May 26, 2022

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Stock futures drift higher as traders prepare for Fed decision

Stock futures drift higher as traders prepare for Fed decision

US stock futures rose on Wednesday morning, as investors looked ahead to the Federal Reserve’s latest monetary policy decision on the back of rising inflation and the still-tight US labor market.

Contracts in the S&P 500, Dow and Nasdaq rose in pre-market trading. Treasury yields are flat, and the benchmark 10-year yield has hovered just below 3%, or near the highest level since late 2018.

Investors await the Federal Reserve’s monetary policy statement and press conference from President Jerome Powell later Wednesday afternoon. The central bank is widely expected to raise interest rates by 50 basis points for the first time since 2000. That increase would be double the 25 basis point increase the Fed launched in mid-March, which itself was the first rate hike since Now 2018. This would make the target range for the fed funds rate between 0.75% and 1.00%, compared to the current range between 0.25% and 0.50%.

Expectations about such an excessive rate hike have been building for weeks among market participants, especially given comments from senior Federal Reserve officials who seem to support such a move. Powell He said during a public appearance with the International Monetary Fund earlier this month He believes it would be “appropriate…to move a little faster” on rate hikes, and that 50 basis points were “on the table” for May. The Fed is also expected to use the May meeting to announce the start of quantitative tightening, or the withdrawal of assets from the central bank’s $9 trillion balance sheet.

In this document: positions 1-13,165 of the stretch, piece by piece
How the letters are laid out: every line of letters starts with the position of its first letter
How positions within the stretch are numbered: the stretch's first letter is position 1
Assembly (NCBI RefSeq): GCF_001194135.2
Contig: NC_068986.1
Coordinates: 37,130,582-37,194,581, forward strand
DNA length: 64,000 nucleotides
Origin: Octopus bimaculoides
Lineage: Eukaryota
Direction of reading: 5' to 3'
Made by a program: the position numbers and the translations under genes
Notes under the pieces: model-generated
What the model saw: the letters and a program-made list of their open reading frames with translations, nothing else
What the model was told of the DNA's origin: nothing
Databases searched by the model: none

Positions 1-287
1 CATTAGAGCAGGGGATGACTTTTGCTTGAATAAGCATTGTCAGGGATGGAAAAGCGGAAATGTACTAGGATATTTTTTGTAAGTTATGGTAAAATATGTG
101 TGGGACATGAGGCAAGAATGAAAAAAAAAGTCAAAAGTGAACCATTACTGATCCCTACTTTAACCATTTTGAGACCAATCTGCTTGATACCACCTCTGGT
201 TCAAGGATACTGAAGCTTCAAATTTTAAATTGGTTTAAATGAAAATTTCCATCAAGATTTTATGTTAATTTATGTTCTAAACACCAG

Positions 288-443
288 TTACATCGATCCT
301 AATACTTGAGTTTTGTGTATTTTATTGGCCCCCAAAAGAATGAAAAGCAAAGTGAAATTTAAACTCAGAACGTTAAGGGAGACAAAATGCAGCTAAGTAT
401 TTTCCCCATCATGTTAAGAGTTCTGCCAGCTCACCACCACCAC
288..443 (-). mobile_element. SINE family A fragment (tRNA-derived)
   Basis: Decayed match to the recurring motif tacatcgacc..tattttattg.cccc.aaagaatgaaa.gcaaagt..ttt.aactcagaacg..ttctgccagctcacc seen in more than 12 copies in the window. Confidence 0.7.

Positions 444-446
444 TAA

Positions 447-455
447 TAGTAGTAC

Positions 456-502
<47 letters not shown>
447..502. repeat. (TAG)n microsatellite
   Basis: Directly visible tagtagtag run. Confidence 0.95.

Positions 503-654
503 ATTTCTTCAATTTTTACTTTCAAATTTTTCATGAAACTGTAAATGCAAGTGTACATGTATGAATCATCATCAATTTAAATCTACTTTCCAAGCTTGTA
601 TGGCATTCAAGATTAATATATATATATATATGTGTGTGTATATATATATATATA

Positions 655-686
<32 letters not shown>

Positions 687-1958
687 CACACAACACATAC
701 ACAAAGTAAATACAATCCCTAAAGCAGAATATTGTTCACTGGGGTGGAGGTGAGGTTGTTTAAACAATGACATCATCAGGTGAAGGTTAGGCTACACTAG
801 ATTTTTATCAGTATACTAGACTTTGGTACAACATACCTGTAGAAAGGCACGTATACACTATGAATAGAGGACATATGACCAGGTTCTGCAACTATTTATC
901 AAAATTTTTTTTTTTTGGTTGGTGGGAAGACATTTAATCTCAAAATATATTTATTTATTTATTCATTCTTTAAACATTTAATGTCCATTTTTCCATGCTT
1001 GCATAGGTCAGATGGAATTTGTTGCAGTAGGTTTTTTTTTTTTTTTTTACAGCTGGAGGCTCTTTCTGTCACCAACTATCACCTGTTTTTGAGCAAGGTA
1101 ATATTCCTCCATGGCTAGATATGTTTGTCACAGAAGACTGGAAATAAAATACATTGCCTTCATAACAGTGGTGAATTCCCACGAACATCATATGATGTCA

The prospect of higher interest rates has stirred up volatility in the stock markets, which for the past two years have been used to ultra-low interest rates and loose monetary policies in general. However, at the same time, many critics have suggested that the Federal Reserve has allowed its supportive pandemic-era policies to run longer than they should, allowing inflation to rise to the fastest rates since the 1980s. And after GDP growth turned negative in the US in the first three months of the year, there remains a lingering question whether the Fed will now be able to tighten policies without pushing the economy into a deep contraction.

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“As the market did a 50 basis point rate hike at the Fed meeting in May, focus will immediately shift to the number of half point hikes the Fed expects to start during the 2022 balance,” Daniel Dimartino Booth, CEO and chief strategist. At Quill Intelligence, he wrote in an email on Tuesday. The Fed will shock the markets if it fails to implement a more aggressive policy with a 50 basis point rate hike on Wednesday.”